The Communion of the Saints presents a view of the Christian community that spans space, time, life, and death. Medieval iconography captures the evolution of the Communion by integrating new Saints into established iconographic imagery. The co-occurrences of Saints in medieval paintings provide a basis for modeling the development of iconography as a network. This study adapts techniques for analyzing groups of people in digital images to the images of Saints in medieval paintings. In the development of the iconography of St. Francis in the Thirteenth and Fourteenth Centuries artists and their patrons exerted great effort to connect St. Francis to the rich iconographic tradition of the Middle Ages. The network of early images of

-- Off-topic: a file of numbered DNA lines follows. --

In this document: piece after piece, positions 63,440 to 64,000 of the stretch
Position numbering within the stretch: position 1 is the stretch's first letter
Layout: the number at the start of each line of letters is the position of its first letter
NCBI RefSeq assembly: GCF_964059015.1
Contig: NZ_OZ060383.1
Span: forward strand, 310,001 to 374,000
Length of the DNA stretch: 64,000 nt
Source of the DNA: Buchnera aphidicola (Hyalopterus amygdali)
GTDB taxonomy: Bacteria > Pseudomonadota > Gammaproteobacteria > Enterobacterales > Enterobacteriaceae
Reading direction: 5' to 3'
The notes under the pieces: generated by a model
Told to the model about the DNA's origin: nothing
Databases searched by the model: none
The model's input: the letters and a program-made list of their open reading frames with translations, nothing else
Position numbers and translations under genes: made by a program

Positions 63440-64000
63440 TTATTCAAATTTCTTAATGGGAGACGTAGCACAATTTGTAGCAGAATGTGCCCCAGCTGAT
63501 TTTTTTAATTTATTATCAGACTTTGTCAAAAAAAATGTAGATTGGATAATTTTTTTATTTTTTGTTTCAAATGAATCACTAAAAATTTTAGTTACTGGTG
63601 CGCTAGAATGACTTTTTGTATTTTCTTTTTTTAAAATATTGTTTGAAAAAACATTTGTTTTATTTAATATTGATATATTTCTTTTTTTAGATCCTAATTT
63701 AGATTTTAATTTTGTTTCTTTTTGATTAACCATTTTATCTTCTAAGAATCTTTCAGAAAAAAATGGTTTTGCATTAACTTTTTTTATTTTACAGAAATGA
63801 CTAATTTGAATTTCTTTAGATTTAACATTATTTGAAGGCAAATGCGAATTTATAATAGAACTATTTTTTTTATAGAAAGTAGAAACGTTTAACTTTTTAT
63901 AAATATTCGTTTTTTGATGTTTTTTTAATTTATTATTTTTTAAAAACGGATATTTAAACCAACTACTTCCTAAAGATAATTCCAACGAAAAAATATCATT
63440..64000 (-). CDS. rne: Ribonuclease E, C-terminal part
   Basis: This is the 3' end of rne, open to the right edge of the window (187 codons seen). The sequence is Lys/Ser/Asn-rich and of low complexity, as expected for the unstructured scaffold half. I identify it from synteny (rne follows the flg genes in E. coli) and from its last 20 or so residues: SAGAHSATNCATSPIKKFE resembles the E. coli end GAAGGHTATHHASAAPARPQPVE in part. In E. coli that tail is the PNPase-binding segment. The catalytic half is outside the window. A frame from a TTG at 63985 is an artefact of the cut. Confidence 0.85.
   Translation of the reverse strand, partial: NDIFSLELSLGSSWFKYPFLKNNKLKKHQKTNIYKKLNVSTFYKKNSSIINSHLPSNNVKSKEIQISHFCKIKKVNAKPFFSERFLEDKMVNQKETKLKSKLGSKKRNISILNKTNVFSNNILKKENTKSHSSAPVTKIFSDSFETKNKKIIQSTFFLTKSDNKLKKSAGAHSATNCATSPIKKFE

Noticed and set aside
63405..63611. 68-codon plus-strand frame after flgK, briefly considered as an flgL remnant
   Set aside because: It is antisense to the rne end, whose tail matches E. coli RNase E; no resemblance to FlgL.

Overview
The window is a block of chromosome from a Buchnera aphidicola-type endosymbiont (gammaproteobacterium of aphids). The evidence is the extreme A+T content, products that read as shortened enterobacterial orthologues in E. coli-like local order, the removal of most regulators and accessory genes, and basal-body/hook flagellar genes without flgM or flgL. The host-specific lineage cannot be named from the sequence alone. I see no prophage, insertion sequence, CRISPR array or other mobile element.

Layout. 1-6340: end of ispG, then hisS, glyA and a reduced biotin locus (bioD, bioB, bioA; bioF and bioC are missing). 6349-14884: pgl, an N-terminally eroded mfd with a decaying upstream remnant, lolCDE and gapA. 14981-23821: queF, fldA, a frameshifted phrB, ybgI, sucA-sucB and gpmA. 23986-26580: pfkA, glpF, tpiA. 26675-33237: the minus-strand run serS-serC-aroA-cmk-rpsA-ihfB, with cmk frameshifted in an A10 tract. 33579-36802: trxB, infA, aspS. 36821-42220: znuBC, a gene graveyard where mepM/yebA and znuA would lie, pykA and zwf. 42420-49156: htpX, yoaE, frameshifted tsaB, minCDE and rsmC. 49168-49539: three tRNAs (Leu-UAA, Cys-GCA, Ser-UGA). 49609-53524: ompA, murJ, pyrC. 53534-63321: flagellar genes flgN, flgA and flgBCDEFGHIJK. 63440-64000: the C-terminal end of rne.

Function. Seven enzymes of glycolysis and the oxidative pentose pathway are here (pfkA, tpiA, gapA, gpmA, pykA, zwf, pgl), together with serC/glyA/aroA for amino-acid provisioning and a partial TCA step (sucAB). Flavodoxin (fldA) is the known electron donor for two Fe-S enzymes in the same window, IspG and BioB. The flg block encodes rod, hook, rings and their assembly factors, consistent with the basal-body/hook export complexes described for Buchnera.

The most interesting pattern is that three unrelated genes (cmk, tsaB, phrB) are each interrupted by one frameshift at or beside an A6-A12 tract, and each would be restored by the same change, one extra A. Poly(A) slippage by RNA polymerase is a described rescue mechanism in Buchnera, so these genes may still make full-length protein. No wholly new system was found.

St. Francis exhibits characteristics consistent with networks that develop by preferential attachment whereby the network evolves by attaching new nodes (recently canonized Saints) to those nodes with high degree. Accordingly, Christ, Mary, and Francis are hubs with high degree, and the degree distribution of the nodes fits that of a power-law distribution. The evolution of this structure, driven by the imagery of intercession, creates a dense network of closed triads arranged hierarchically from Christ to Mary to Francis to the broader community of Saints. By examining the evolution of the network, researchers can analyze and visualize the changing structure of the Communion of the Saints and its associated iconographic traditions.